When Nayvett Chavez thinks back to her childhood, she finds herself standing in the kitchen, the scent of carnitas seasoning the air. The impassioned, undulating voices of her grandmother and great aunt rise above the simmering pork like a screeching teakettle.
“Imagine two Latin women yelling over the stove,” Chavez said with a laugh. “I wish YouTube had existed back then; it was the cutest thing. Their arguments were amazing. One would say to the other, ‘No. Put this much of this spice in that!’”
- PHOTO BY KAORI FUNAHASHI
- CALIENTE : Gaviota Grill’s Enchilada Del Rey (left) does not scrimp on flavor. The dish features a trio of chicken, Oaxacan cheese, and lobster enchiladas. The Picasso (right) offers up a chile relleno stuffed with juicy chicken or beef, bell pepper, cilantro, corn, carrots, and onions. A savory cilantro cream sauce adds velvety goodness and visual excitement.
Today, sitting in the waterfront dining room of her father’s new Morro Bay restaurant, the photography student/assistant manager is again surrounded by the Mexican flavors she’s known all her life—but with a twist.
“It’s not typical Mexican food. There’s a spin on everything,” said sous chef Lisa Chamberlain. “There’s a lot of South American flavors, and we’re using a lot of fresh fruit, pineapple, and jicama. We’re excited about the food, and now we just need people to know that we are up here.”
Over the past three weeks, locals and tourists have climbed the stairs to Gaviota Grill and taken a flavor detour off the Embarcadero. Truth be told, some patrons have already found their favorite dishes.
“Some folks just come in to order a beer and a cheesecake chimichanga,” Chamberlain said. What’s a cheesecake chimichanga, you ask? Basically, it’s a warm, crunchy churro filled with luscious cheesecake, topped with cool ice cream and swimming in brandy, cinnamon sugar, black salt, and house-made caramel. It’s sweet. It’s salty. It’s savory. It was gone the moment I set eyes on it.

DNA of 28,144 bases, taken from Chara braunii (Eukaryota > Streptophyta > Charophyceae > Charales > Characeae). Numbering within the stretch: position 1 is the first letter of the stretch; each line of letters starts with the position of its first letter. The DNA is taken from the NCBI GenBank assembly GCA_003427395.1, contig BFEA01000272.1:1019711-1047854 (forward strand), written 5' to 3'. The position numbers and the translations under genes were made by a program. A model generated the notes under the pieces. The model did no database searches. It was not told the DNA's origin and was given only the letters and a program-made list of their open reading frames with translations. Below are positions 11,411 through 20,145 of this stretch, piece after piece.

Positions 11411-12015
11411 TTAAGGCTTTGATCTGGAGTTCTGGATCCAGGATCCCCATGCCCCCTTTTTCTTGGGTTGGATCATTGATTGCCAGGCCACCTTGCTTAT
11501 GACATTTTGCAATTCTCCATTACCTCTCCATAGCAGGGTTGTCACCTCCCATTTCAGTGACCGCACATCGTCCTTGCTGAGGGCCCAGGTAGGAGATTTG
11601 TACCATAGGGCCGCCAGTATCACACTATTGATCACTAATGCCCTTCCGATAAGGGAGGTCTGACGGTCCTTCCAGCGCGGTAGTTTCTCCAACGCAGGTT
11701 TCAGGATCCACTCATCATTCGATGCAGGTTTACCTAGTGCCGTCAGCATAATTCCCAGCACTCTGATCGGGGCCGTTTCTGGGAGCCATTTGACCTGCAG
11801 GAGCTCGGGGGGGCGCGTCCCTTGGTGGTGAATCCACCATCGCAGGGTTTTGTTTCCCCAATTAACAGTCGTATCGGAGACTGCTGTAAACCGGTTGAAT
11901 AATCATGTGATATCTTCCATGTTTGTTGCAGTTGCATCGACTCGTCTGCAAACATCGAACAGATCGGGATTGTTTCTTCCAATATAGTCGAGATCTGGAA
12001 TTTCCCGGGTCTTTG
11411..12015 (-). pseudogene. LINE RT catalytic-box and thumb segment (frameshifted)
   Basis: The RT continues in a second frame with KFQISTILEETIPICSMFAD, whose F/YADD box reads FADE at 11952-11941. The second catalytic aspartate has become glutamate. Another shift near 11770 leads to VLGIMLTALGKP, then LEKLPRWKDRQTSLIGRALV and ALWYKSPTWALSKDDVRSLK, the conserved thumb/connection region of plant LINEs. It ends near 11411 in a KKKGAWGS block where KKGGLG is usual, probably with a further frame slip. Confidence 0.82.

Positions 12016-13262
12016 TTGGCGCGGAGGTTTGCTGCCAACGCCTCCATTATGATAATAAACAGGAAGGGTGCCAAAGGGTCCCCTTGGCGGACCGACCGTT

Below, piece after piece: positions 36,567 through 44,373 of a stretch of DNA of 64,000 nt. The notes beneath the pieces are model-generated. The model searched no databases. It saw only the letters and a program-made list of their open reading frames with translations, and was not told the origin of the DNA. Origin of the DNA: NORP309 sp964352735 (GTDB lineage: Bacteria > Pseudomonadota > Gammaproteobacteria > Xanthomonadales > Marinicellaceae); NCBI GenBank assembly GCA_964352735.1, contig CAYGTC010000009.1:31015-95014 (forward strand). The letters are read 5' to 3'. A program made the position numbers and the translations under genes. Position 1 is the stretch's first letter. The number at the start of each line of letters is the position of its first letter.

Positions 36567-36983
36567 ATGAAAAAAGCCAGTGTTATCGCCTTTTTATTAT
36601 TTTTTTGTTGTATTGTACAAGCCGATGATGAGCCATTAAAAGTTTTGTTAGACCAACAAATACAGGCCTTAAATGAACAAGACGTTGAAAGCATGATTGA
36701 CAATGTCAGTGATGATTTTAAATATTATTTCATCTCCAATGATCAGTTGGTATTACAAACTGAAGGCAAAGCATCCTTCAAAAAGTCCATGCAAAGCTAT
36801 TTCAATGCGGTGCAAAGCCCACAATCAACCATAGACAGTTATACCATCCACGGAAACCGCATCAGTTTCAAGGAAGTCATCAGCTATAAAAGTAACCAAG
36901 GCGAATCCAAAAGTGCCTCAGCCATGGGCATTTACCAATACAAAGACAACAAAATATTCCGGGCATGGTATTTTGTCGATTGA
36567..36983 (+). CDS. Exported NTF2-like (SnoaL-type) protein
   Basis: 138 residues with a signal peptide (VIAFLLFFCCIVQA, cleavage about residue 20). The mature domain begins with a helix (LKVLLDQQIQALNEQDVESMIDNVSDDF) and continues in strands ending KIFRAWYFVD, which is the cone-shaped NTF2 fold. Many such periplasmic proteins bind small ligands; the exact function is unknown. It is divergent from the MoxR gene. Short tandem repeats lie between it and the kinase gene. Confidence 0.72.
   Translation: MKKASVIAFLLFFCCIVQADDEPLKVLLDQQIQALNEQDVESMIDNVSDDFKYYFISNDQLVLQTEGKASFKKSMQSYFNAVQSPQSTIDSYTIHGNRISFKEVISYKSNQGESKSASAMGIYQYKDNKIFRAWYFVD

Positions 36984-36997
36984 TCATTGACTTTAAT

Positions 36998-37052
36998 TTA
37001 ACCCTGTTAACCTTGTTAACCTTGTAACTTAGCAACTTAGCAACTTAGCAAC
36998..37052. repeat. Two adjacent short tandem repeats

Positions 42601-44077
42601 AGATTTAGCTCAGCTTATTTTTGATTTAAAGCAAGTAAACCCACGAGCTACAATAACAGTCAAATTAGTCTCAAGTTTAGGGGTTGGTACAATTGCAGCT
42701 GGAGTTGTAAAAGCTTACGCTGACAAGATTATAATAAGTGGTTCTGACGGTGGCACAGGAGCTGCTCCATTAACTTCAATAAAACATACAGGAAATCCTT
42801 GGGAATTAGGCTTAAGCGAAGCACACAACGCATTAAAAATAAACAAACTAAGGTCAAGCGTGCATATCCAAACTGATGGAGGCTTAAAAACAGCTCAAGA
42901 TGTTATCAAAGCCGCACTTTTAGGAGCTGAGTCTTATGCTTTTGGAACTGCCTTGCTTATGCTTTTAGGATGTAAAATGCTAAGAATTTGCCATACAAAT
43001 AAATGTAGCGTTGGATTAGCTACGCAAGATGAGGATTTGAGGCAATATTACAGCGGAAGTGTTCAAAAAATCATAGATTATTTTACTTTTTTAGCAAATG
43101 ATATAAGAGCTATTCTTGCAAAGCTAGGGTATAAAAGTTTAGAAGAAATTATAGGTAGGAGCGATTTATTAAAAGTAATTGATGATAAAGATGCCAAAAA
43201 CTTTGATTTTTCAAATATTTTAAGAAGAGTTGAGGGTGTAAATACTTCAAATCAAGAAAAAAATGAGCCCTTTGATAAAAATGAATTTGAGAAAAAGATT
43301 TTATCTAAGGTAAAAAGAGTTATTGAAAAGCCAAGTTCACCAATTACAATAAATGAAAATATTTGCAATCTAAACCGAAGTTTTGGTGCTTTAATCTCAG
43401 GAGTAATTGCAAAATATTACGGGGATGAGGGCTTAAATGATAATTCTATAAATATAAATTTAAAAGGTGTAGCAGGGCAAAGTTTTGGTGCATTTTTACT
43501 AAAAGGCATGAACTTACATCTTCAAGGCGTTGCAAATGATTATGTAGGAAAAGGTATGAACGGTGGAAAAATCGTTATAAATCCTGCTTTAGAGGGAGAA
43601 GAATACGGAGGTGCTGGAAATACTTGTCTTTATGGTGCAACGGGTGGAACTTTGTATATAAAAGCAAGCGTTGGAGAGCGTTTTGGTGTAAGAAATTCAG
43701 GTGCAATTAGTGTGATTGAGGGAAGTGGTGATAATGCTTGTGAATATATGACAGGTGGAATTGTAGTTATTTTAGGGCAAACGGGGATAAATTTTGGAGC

The Chavez family has owed five Central Coast restaurants to date, but none have ventured far from Santa Maria-style barbecue or traditional Mexican fare.
By comparison, the menu at Gaviota Grill is innovative and a bit daring. A fusion of global flavors—including a lively dose of Argentinian moxie—adds a zesty kick to enchiladas and whole fried tilapia.
Energetic Head Chef Jesse Morrow is just 25 but has already dedicated a decade of his life to cooking.
- PHOTO BY KAORI FUNAHASHI
- THE ROOF IS ON FIRE : Gaviota Grill Head Chef Jesse Morrow shows off the new restaurant’s crown jewel: a rooftop patio seating area complete with heaters, funky maritime décor, and an unobstructed seaside sunset view.
“We’re not limiting ourselves to just ‘American fusion,’ and you’ll also taste some Thai influences mixed in with the Latin flavors,” Morrow said. “We’re really doing a bit of everything.”
Just dig into Gaviota Grill’s fiery take on the quintessential “bland beach grub.”